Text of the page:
Gender Stereotyping In Anne Sexton's Snow White

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The words “once upon a time” automatically conjure up images of princesses, castles, and fairy godmothers, but do we as readers ever examine these stories closer? When we stop and dissect a work of literature, we may find that its meaning may not be quite as clear as we had originally believed. Fairy tales have powerful but subtle meanings that are as magical as the stories themselves. Double meanings can become more apparent through close examination of the language, the form and content of dialogue within the text, and variations between different versions of the same fairy tale. When these strategies are applied to the well known fairy tale Snow White, it becomes increasingly obvious that there is more to the story than an evil stepmother…show more content…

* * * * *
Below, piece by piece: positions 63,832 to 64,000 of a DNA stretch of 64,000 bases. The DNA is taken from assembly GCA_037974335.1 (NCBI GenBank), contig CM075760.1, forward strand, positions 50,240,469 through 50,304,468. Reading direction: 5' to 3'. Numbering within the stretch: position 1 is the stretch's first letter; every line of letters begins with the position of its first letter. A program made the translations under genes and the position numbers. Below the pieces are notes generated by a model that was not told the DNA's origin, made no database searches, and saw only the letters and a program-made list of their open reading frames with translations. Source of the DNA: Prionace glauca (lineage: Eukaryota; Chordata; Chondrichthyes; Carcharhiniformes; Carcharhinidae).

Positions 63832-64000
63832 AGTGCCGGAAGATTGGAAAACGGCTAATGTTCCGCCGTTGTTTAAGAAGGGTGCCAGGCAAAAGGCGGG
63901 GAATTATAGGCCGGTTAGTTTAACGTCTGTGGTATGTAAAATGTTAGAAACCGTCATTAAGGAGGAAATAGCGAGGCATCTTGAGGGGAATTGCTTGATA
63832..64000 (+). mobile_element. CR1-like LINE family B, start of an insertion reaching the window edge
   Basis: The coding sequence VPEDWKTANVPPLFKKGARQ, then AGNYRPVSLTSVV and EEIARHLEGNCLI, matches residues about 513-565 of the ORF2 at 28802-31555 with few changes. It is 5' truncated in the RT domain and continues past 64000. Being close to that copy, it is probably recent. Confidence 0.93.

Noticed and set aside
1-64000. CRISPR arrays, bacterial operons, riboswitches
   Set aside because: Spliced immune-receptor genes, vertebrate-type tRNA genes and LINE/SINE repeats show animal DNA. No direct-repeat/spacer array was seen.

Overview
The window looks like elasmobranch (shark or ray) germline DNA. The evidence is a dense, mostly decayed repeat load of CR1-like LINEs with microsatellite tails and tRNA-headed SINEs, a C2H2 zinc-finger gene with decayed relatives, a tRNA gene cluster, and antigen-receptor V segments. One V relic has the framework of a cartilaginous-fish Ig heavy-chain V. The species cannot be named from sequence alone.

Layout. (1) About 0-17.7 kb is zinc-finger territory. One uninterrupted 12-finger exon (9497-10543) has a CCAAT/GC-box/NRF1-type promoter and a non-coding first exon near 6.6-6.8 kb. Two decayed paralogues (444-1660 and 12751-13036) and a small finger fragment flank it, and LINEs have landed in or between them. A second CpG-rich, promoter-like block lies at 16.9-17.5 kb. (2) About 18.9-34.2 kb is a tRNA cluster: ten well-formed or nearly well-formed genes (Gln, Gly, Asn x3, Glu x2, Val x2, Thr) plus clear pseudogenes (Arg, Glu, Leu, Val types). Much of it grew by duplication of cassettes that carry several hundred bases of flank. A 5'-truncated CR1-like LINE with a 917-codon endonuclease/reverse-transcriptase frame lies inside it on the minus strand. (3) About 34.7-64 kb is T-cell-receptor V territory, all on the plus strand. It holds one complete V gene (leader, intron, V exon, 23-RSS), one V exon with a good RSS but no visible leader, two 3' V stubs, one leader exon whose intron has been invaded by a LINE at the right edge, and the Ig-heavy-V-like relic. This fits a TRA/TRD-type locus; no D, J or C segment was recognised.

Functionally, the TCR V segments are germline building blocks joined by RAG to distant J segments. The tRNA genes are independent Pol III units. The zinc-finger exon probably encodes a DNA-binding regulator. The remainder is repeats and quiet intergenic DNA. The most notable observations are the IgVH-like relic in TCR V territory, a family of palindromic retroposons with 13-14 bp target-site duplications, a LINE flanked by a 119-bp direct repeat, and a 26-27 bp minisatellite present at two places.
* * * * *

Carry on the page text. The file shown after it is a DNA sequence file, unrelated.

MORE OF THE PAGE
In Anne Sexton’s version of Snow White she is described as “fragile as a cigarette paper” (Schacker et al., 386), “virgin” (Schacker et al., 388), and a “dumb bunny” (Schacker et al., 389). This portrays women as both physically and mentally weaker than men. This stereotype is also furthered later in the text as Snow White repeatedly falls for her stepmother’s tricks when tempted by her gifts. In addition, Snow White is objectified and valued for nothing more than her beauty. She is never praised for her kindness, her intelligence, or any other attributes not related to her appearance. When reading Anne Sexton and the Grimm’s versions of the tale the reader may begin to be very disappointed and think there has to be more to Snow White than her “China-blue doll eyes” (Schacker et al., 386). Even her name, Snow White, is nothing more than a simple description of her appearance. The dwarves and prince in the story see her as nothing more than pretty to look at. They even refer to her as an “it” in several instances; for example, in the Grimm’s version of the tale, it says, “But the dwarfs answered, ‘We won’t give it up for all the gold in the world.’” (Schacker et al.,
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